Were the Wars of The Roses an Inevitability?

In my spare time I have been reading Henry IV by Chris Given-Wilson. It’s a massive book, full of information, probably the most complete work on Henry since Wylie’s four-volume effort in the 19th Century. Frankly, I’m finding it hard going. Not because it’s a bad book (it isn’t) or because Given-Wilson is a bad writer or a poor historian (the very opposite is true) but because, quite frankly, I find Henry a deeply unsympathetic character, and the more I learn about him the less I like him.

One of the interesting snippets I have picked up from this book is that in the 1390s Henry spent over £400 in legal fees chasing up various land claims that he thought he was entitled to pursue. OK, £400 does not sound much in 2020, maybe a Solicitor’s hourly rate; but in the 1390s 1000 marks (about £667) was the basic annual income qualification for an earldom. An ordinary person would consider themselves well paid on 6d a day (2.5p modern money) or 3 shillings (15p) a (six day) week. A woman working in agriculture was often only paid a third of that. And no one was paid for the numerous religious holidays – for the ordinary person, they were time off without pay. So a good annual income was maybe £4 or £5 at best. Many would have received far less. So £400 was a heck of a lot of money.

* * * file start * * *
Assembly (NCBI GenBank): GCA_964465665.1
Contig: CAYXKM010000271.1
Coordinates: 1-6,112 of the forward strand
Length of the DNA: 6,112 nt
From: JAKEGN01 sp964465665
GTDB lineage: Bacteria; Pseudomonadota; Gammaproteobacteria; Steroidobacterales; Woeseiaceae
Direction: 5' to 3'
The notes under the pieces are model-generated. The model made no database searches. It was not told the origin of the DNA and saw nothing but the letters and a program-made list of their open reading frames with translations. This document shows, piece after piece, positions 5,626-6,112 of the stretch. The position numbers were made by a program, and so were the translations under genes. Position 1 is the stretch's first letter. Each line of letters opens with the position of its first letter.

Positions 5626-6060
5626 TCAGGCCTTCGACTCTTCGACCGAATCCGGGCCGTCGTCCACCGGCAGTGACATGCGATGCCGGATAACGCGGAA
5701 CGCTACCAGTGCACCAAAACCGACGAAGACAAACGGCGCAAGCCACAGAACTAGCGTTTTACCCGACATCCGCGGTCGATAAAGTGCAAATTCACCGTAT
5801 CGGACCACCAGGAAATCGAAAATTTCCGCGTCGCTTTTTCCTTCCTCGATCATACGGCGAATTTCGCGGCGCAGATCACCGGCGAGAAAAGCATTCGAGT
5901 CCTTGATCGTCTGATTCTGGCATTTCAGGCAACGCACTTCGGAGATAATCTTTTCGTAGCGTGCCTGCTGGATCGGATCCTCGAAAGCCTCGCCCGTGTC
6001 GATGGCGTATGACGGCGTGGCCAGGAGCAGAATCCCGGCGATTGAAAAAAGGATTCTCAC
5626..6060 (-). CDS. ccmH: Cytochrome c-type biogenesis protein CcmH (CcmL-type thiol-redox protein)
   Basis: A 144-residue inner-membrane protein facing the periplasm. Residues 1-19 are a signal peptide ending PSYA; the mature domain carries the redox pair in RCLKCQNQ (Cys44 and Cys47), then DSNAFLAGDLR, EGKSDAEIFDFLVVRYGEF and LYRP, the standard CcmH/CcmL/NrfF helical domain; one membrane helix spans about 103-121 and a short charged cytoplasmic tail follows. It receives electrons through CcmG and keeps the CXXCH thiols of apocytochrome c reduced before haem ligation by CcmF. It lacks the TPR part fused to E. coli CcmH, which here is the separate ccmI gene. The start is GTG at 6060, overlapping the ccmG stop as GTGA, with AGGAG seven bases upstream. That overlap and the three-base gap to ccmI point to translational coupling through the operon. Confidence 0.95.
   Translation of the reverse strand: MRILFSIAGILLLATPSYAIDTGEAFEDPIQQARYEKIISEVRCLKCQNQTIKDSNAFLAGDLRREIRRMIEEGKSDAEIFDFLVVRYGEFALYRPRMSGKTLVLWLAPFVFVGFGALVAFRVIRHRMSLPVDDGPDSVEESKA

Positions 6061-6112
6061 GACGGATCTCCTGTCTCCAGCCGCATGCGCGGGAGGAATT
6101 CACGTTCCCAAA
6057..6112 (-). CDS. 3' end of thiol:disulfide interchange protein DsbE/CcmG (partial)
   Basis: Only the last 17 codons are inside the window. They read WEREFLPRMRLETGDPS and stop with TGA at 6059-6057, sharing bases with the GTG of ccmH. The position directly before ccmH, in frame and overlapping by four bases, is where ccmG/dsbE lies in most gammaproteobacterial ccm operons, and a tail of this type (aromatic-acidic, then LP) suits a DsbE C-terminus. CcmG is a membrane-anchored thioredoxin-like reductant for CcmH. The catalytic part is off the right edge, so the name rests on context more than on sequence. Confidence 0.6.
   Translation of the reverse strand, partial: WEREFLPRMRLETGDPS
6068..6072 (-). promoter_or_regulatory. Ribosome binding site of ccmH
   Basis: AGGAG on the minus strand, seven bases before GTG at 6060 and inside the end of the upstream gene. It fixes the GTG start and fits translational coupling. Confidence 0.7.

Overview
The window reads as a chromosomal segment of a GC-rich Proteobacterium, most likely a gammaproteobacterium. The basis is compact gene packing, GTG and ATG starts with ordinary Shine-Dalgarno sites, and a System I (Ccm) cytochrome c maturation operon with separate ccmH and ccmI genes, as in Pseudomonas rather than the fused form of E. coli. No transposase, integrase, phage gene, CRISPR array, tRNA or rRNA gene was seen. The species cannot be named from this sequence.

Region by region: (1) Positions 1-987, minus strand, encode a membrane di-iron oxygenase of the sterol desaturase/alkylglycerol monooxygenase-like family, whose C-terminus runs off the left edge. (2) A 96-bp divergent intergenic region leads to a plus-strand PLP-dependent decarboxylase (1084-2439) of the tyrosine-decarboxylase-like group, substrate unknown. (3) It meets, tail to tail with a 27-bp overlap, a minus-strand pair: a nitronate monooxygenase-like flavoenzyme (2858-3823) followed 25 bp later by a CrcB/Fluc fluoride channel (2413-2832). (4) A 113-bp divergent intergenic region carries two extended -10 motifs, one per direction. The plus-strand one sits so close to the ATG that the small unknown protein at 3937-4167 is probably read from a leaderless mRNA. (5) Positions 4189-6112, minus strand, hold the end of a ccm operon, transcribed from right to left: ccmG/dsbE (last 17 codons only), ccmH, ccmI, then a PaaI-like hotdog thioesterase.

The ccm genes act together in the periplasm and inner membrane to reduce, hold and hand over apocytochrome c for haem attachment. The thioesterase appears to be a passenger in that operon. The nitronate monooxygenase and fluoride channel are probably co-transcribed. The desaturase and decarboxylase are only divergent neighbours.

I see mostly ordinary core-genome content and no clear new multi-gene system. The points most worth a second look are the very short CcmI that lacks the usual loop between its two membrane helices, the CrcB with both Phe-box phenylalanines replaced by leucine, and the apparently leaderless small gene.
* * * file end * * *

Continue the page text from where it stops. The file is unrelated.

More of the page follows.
Now, you may say, and it’s true, that pursuing legal claims for land (often dubious) was pretty much a national sport for the nobility and gentry of the late middle ages. Look at the Pastons, for example. They were always chasing up some claim or other, or someone was chasing them.

But the Pastons, in the 15th Century, were barely established as gentlefolk. They had recent ancestors who had been actual bondmen. So it’s not surprising their grip on their property was tenuous, and that they had to scrap for every penny. Similarly, it’s not hard to understand some impoverished baron trying to expand his holdings a bit – the value of land was not what it had been before the Black Death and tenants – and even labourers – had that little more edge than they had had previously.

Henry of Bolingbroke, by contrast, was heir to what was undeniably the greatest inheritance ever brought together under one roof. What’s more, he had married a very wealthy heiress. OK, he had had to share the de Bohun inheritance with Uncle Gloucester (how sad!) and his mother-in-law was still alive and inconsiderately drawing her dower, but the lordship of Brecon alone was worth £1,500 a year!

So, to be blunt, Henry was a greedy so-and-so. He was suing his Uncle Gloucester and the Earl of Warwick, and various other people, because he was not satisfied with his enormous slice of the pie.

Here’s the rub – his father, John of Gaunt, was no better, despite being incomparably the richest private individual in England. (By several streets.) Through the 1390s he persuaded Richard II to confer further sweeteners on him. For example, the duchy of Lancaster was given its special status on an hereditary basis, instead of for life. Then there was the little matter of the grant of the Duchy of Aquitaine. (This latter was in part entangled in the very complex peace negotiations with France, but did Gaunt really need another great duchy?)

Richard II was rapidly running out of things to give – England’s resources were strictly limited – but there really is no indication that the Lancaster family would ever have been satisfied.